New book on Obamas says there were clashes between Michelle and aides

The White House says 'The Obamas' by Jodi Kantor "reflect[s] little more than the author's own thoughts."

Haraz N. Ghanbari/STF/AP
The new book by New York Times reporter Jodi Kantor says the first couple is often frustrated by the restrictions of White House life. White House spokesman Eric Schultz called the book an "over-dramatization."

A new book about the Obamas by New York Times reporter Jodi Kantor is creating controversy for its portrayal of the president and the First Lady as well as sections of the book the White House says are inaccurate.

The book, titled “The Obamas,” is set for release this week. Kantor’s book says there were clashes between Michelle Obama and Rahm Emanuel, the White House’s former chief of staff. There were disagreements between Michelle Obama and Robert Gibbs, who served as press secretary and adviser to the president, says "The Obamas."

The president and Michelle Obama declined requests to be interviewed for the book. Kantor says the book came from talking with 30 aides who have worked or are currently working at the White House.

Eric Schultz, spokesman for the White House, said the book is an “over-dramatization.”

“The emotions, thoughts and private moments described in the book, though often seemingly ascribed to the president and first lady, reflect little more than the author's own thoughts,” Schultz told the Associated Press. “These secondhand accounts are staples of every administration in modern political history and often exaggerated.” 

“The Obamas” depicts Michelle Obama as being sometimes frustrated with the restrictions of life as the First Lady, and Kantor says Michelle Obama considered remaining in Chicago until the two Obama daughters finished that portion of school in 2009. Kantor also describes a scene in which Gibbs cursed when Valerie Jarrett, a presidential adviser, told him that Michelle Obama was unhappy with the way he responded when he was told that Michelle Obama was supposed to have said that living in the White House was “hell.” According to Kantor, Gibbs later said that his cursing had been misdirected anger and that he believed Jarrett had deliberately instigated the situation. Aides to Michelle Obama stated that Jarrett had spoken incorrectly. 

Another incident Kantor writes about is a 2009 White House party with an “Alice in Wonderland” theme created to celebrate Tim Burton’s movie. In the book, Kantor says the Halloween party that was decorated by Burton and featured an appearance by Johnny Depp was not publicized because the White House staff was worried what the public would think about such a lavish party in a time when America was struggling economically. Kantor says the White House took care not to mention Burton and Depp’s participation.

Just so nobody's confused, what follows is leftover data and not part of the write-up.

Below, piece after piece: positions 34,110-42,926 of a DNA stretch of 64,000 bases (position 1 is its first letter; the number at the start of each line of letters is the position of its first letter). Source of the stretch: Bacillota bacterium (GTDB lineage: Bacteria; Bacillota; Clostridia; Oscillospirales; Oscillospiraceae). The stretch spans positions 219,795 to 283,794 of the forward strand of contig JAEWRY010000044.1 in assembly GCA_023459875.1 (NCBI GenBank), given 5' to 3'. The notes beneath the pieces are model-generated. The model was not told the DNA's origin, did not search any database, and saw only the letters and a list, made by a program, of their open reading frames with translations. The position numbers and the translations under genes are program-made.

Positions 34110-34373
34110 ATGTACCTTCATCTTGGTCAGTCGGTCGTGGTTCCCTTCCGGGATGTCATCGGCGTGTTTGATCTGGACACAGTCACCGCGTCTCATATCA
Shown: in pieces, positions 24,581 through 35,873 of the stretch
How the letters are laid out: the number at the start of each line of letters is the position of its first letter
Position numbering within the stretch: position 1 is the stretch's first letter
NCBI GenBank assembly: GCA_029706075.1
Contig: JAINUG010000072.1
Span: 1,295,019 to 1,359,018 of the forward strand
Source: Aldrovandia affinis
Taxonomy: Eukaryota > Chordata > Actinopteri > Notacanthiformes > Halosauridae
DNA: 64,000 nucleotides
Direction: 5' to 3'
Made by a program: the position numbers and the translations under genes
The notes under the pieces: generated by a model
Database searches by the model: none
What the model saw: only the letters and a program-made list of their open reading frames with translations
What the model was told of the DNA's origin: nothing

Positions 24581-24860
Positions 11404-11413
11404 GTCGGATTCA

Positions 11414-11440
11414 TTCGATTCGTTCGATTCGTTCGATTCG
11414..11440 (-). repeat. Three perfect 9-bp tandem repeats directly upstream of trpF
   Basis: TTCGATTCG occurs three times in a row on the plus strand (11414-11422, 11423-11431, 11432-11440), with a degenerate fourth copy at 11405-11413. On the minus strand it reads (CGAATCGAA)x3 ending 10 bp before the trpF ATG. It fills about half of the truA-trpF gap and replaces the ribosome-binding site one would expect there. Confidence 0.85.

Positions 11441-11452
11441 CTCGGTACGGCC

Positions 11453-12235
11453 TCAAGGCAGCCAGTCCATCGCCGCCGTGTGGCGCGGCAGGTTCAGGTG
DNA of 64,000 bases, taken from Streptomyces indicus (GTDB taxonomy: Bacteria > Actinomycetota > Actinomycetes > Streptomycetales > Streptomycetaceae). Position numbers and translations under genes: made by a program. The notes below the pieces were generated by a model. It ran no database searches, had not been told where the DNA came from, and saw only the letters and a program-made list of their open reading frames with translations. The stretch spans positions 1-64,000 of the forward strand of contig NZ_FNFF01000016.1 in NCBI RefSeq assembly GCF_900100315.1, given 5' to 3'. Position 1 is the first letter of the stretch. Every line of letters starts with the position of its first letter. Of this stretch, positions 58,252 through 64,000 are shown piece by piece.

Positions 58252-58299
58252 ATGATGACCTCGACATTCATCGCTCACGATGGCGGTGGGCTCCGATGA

Schultz says the celebration was a party for military families and students from Washington and that the White House did not attempt to conceal Depp and Burton’s involvement.

“If we wanted this event to be a secret, we probably wouldn't have invited the press corps to cover it, release photos of it to Flickr, or post a video from it on the White House website," said a statement from Schultz. "Even Johnny Depp’s fans knew about it and posted on their website. Just goes to show you can't believe everything you read in books these days.”

A Johnny Depp fan website posted at the time that Depp and Burton were attending the event, and at least one newspaper had an article at the time saying that the director and star were at the party, according to Politico.

Kantor’s book also states that Michelle Obama has said in the past that she was unhappy with the White House’s treatment of some of the president’s initiatives, including his health care reform. Emanuel said he would resign when articles appeared in the media about his displeasure with the health care initiative, says Kantor's book. The president would not accept his resignation, but later on, Michelle Obama “made it clear that she thought her husband needed a new team,” Kantor wrote.

Emanuel told the Chicago Sun-Times that he and his wife are "proud to call [the Obamas] friends."

"[I have a] great relationship with the president and First Lady," he said.

Kantor’s book depicts Barack and Michelle Obama as frequently wanting to escape the pressures of White House life but as caring parents to their two daughters.

In his statement, Schultz stressed that the Obamas had not been interviewed for the book.

Molly Driscoll is a Monitor contributor.

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